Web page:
It is possible to cross the border by foot.
The Verkhny Lars - Darial Gorge crossing was reopened on March 1st, 2010 and since July 2011 is open for international travellers as well. Getting into Georgia via Abkhazia is not possible. For more specific information, check the Abkhazia article.
It's no problem to walk over the checkpoints between Latvia and Russia.
No border from Lithuania to the main land of Russia (so you have to go via Latvia), but there are several border crossings between Lithuania and Russia's Kaliningrad Oblast
As there is currently no chance for independent travelling/hitch hiking in North Korea, there is also no possibility to cross the border by hitch hiking.
The high amount of security between Murmansk and the border with Norway is a relic of Soviet rule, when people could escape into Norway without fear of being deported, unlike Finland. You will find that it isn't possible to walk to the border. From about 5 km out you will need to be in a vehicle. However, hitching is no problem, provided your documents and registration are in order (they will be checked). The army may also assist you in getting a ride at the military check points. If you are leaving Russia, prepare to be interrogated at the Russian side of the border about your journey.
The country is Russia's eternal 'native brother' and, despite all the political mess that constantly happens between the two states, Ukraine is one of the countries that is very easy to enter from Russia (Russians do not even need a foreign passport to enter it, as well as for Belarus). Make sure that the border crossing is working before attempting to use it. The big gate on the M2/E95 road (Moscow to Kharkiv) can be crossed on foot, which is very convenient because you do not have to wait in the line of the cars and you wont make your driver wait for you in case you have any delays with your passport. You will have to leave the car before all the checkpoints begin, though, or you will be considered a car passenger by the border police.
Unfortunately, Russia still lacks a large hostel network. You can find several hostels in Moscow and in St. Perersburg, and they are gradually spreading over the country; but as for now, in almost any city nothing of the kind is available. To find both accommodation and company, you can use Hospitality Club, CouchSurfing and Russian+Ukranian+Belorussian Livejournal community Vpiska. The official language of the latter is Russian but you can use English as well (ask other members to translate your post to Russian in the end of your message if you like). Just post the name of the locations you are planning to stay in, or your route, the dates of your possible arrival, the number of your party, some information about you and your mobile number.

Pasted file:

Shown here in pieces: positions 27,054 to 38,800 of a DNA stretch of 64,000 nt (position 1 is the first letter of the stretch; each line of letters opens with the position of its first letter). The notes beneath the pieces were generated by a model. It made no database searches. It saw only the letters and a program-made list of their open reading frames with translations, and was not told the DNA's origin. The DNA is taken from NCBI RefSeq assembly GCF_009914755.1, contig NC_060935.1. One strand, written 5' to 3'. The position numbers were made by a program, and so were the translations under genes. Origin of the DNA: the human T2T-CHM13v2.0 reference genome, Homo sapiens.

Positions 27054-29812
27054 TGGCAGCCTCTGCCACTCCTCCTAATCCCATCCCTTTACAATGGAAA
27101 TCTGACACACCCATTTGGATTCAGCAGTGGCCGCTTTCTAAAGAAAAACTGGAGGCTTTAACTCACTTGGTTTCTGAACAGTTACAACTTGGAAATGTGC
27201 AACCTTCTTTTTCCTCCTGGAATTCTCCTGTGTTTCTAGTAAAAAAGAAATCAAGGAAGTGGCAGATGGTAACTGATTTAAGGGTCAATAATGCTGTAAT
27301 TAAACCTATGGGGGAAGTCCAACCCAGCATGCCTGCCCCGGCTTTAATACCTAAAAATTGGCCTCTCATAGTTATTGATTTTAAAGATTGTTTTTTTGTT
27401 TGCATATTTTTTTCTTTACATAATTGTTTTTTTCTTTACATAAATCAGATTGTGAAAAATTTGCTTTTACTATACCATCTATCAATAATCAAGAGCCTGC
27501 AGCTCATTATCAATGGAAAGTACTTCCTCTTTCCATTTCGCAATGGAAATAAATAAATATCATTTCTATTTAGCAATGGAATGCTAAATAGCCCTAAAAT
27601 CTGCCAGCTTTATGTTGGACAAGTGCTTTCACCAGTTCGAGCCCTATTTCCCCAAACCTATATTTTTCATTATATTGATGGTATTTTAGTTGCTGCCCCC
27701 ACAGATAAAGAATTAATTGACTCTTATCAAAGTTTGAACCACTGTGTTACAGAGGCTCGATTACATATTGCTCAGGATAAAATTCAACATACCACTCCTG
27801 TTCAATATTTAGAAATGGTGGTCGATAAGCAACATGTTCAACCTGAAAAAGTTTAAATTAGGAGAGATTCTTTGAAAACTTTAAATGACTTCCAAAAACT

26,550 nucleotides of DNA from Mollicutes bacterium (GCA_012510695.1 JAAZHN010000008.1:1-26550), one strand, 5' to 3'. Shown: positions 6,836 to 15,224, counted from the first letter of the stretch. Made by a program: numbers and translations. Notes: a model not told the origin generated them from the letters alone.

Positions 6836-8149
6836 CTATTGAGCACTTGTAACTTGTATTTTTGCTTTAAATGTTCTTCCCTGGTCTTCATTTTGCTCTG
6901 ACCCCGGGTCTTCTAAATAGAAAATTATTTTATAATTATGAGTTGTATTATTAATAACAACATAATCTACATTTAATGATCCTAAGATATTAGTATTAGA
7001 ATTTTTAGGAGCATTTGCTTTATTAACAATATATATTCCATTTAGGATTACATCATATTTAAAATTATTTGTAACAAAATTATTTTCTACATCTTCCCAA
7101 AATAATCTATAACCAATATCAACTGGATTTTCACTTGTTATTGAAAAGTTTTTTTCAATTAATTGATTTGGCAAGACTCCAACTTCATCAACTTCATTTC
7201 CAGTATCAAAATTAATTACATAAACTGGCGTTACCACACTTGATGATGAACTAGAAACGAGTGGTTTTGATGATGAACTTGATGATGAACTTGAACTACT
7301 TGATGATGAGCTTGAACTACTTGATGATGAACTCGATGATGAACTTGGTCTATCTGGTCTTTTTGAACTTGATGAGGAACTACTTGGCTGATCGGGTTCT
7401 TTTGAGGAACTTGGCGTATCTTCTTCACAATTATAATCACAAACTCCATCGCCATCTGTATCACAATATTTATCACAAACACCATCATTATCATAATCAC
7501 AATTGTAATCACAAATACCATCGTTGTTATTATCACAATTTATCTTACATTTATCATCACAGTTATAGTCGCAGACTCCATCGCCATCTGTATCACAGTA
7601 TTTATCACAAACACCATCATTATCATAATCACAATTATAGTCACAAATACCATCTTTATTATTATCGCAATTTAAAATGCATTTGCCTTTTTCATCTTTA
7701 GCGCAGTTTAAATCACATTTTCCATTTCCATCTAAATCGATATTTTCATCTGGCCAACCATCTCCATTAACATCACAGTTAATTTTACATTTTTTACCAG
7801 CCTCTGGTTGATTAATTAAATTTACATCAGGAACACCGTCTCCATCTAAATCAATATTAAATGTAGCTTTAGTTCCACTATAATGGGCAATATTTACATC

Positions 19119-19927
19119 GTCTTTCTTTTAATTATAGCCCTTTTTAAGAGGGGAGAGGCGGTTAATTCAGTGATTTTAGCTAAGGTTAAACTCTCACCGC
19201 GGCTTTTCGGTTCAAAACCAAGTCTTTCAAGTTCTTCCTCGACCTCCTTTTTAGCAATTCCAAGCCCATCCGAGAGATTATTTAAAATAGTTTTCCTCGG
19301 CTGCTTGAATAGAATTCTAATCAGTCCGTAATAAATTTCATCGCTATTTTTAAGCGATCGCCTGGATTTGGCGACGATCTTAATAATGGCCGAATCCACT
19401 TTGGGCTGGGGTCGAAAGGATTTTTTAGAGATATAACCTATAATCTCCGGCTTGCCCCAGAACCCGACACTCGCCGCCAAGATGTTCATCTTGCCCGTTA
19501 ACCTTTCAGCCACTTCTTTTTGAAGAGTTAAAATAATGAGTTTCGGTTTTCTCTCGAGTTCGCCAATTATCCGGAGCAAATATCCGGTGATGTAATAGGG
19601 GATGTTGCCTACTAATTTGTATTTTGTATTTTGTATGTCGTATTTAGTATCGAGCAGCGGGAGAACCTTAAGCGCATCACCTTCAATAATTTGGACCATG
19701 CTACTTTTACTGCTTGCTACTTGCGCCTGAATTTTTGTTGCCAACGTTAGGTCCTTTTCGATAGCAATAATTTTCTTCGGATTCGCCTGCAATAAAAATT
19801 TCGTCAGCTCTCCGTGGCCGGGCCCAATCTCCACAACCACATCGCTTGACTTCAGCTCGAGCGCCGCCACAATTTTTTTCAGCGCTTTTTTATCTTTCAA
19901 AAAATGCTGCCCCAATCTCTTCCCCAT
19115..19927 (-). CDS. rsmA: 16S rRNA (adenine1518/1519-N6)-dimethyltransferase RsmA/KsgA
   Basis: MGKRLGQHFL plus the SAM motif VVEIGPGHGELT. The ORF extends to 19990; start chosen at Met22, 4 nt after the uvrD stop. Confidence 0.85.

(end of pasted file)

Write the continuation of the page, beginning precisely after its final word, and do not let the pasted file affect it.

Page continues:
If travelling long distances through the country, it is advisable to bring a sleeping bag and tent. If sleeping by the side of the road, try to find a place obscured by trees, and avoid places with stray dogs. Sleeping by the road is usually very safe, provided you are not visible. Security guards and police will usually not bother you if they see you.
Long-distance truck drivers are often very hospitable, and many will allow you to sleep in the second bunk of their cab.
There are many transit drivers taking cars across the country to and from Vladivostok. You may find yourself with one of these drivers for a number of days. There have been isolated incidents where people sleeping in these transit cars have been attacked and had their car stolen, and so the drivers may want you to stay with them for their own safety.
- Story about hitchhiking from Rotterdam to Vladivostok (English)
- Story about hitchhiking from Hamburg to Lake Baikal (English)
- Russian hitchhiking website (Russian)
- Russian backpacker & hitchhiker's forum (Russian)
- Academy of Free Travel, Moscow based hitchhiking club (Russian)
- Livejournal 'Vpiska' community, mostly (Russian) but (English) speakers are also welcome
- Russian hitchhiking communities. (Russian), but you can ask questions and get replies in (English)